Park renamed for Melrose activist, Nos Quedamos founder

Elected officials and community leaders cut the ribbon officially opening Yolanda García Park.
Photo by Silvio Pacifico

A dedicated Melrose community activist who passed away much too soon received an incredible honor.

We Stay/Nos Quedamos, Inc. and NYC Park co-hosted a park-renaming ceremony at Melrose Commons Park on Tuesday, June 18 to honor the late Yolanda García.

Located on Melrose Avenue, the 1.07-acre ‘Yolanda García Park’ was dedicated to the Nos Quedamos founder and local community planning advocate.

The $6.6 million project was funded with $4.8 million allocated by Mayor de Blasio; $1.2 million from Borough President Ruben Diaz, Jr. and $500,000 from Councilman Rafael Salamanca.

The park features a playground, spray shower area, shade elements, seating areas, a drinking fountain, large green spaces, an adult fitness area, fencing, security lighting, a fully accessible comfort station, Americans with Disabilities Act accessible toddler and pre-school elements and more challenging climbing installations for older children.

According to NYC Parks Commissioner Mitchell Silver, Yolanda García Park was completed early and under budget than originally anticipated.

The site was formerly a vacant parcel of land used mostly for illegal dumping and rampant drug use.

García had envisioned it being repurposed as an open green space for residents.

“She had a vision of a central park for everyone to enjoy and now children for generations to come are going to benefit from her legacy,” Diaz expressed.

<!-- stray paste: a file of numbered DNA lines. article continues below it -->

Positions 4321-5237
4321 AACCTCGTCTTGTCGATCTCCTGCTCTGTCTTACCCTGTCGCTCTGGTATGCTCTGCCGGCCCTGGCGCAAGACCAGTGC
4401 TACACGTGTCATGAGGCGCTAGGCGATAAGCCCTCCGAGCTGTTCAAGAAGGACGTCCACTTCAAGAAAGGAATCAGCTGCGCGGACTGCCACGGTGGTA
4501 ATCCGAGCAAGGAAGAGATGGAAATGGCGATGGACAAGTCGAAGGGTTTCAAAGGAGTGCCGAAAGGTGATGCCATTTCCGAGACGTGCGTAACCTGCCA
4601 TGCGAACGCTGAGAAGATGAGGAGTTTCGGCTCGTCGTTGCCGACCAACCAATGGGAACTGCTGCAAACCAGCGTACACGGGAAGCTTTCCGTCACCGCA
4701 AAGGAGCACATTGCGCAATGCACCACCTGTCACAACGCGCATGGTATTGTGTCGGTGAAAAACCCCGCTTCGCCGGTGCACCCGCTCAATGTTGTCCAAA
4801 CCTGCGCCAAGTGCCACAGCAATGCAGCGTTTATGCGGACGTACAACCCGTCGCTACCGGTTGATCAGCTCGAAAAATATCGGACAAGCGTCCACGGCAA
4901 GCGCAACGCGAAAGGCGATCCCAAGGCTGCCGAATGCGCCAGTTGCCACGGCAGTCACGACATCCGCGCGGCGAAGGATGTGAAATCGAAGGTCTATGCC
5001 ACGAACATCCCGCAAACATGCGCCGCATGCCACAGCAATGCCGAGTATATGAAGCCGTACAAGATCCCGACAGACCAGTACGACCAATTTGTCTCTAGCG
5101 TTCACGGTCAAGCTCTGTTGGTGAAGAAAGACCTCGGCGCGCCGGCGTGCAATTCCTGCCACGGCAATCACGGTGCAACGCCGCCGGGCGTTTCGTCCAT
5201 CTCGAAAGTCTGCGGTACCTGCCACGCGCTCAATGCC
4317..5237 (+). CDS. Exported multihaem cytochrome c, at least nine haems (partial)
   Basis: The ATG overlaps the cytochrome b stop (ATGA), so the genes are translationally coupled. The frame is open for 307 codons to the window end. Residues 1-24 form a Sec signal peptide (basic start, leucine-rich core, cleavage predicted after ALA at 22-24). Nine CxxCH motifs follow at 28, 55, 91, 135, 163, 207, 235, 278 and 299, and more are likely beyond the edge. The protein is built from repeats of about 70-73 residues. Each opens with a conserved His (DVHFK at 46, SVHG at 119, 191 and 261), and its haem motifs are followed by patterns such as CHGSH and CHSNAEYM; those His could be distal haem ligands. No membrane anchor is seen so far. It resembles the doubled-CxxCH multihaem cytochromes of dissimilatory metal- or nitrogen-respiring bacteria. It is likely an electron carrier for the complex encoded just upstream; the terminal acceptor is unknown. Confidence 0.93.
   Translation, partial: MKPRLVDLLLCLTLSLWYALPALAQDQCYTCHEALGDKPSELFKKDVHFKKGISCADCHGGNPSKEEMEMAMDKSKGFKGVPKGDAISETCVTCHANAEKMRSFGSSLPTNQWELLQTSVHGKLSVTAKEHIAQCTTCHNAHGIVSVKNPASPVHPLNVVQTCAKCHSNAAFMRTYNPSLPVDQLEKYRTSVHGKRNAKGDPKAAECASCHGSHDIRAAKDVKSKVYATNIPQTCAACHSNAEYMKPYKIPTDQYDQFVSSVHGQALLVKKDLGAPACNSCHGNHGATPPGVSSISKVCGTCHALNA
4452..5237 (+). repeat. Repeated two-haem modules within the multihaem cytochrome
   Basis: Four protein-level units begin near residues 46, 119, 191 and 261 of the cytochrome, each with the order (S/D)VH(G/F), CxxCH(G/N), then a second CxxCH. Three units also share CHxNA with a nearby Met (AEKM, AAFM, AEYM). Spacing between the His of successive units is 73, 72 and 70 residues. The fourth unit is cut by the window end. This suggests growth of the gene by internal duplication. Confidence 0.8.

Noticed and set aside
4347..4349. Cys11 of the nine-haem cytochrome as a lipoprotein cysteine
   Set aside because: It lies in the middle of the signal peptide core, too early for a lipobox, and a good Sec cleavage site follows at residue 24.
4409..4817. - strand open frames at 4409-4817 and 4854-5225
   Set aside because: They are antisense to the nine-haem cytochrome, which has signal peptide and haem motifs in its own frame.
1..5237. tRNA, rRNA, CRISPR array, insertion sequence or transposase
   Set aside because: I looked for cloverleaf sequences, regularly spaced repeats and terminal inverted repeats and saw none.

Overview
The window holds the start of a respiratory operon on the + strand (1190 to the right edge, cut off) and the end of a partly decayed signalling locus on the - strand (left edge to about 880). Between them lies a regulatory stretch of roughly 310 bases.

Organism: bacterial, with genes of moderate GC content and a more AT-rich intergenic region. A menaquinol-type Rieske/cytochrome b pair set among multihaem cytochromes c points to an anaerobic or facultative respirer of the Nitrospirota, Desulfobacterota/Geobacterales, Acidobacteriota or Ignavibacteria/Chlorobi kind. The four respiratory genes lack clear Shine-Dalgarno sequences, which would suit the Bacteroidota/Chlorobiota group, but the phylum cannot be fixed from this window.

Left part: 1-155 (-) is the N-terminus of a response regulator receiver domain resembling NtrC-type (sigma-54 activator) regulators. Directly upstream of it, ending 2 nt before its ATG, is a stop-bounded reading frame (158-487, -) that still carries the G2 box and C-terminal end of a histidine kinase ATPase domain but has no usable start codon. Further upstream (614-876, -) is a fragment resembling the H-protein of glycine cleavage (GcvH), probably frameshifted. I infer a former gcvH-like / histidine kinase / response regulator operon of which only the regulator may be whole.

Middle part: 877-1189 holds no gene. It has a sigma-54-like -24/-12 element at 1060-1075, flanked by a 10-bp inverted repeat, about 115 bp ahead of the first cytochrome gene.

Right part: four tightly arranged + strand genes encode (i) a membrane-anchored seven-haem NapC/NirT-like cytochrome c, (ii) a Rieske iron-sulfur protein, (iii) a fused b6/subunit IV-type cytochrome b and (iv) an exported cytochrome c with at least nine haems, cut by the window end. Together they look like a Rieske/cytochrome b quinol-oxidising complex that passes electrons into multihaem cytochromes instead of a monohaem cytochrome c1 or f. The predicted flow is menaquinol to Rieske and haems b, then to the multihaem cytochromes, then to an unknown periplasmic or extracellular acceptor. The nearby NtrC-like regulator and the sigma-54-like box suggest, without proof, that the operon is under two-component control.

Jessica Clemente, Nos Quedamos CEO, described García as a pragmatic bridge-builder who fought for the community’s best interests.

García was born on December 31, 1961 in Santurce, Puerto Rico and emigrated to the Bronx with her family when she was 6-months-old.

(l-r) Ruth Hassel-Thompson, Governor Cuomo’s special advisor; Borough President Ruben Diaz, Jr.; Community Board 3 district manager John Dudley; Nos Quedamos CEO Jessica Clemente; NYC Parks Commissioner Mitchell Silver; Councilman Rafael Salamanca and Bronx Parks Commissioner Iris Rodriguez-Rosa.
Photo by Silvio Pacifico

She helped run her family’s carpet business at East 156th Street and 3rd Avenue.

In 1992, residents noticed surveyors in their neighborhood and became aware of the city’s urban renewal plans which would have displaced thousands.

García founded Nos Quedamos on June 9, 1993 to oppose large scale urban renewal plans.

She spearheaded the Melrose Urban Renewal Plan, establishing a precedent for community-driven development.

García passed away from a heart attack on February 17, 2005 at 53-years-old.

Prior to her death, García helped create over one million square feet of attainable residential and commercial space.

Nos Quedamos’ development totals 150 buildings consisting of 122 new townhouses comprising 373 apartments; 13 new apartment buildings comprising 1,139 apartments and 15 renovated apartment buildings comprising 275 apartments.

The new townhouses include Plaza de los Angeles, 35 townhouses with 105 apartments; Sunflower Way, 70 townhouses with 210 apartments; Cortlandt Homes, 12 townhouses with 30 apartments, Parkview III, four townhouses with 12 apartments and Cornerstone C2, six townhouses with 16 apartments.

The new apartment buildings include seven low-income rental buildings with 715 apartments, one mixed-income rental building with 84 apartments, two mixed-income homeless/low-income rental buildings with 103 apartments, one low-income senior rental building with 85 apartments, one co-operative building with 61 apartments and one condominium building with 91 apartments.

The renovated buildings include Cauldwell Apartments, five buildings with 76 apartments; Phoenix Estates, four buildings with 124 apartments and LISC/Enterprise Round 7, six buildings with 75 apartments.

Yolanda García was We Stay/Nos Quedamos, Inc.’s founder and first executive director.
Photo courtesy of El Diario La Prensa

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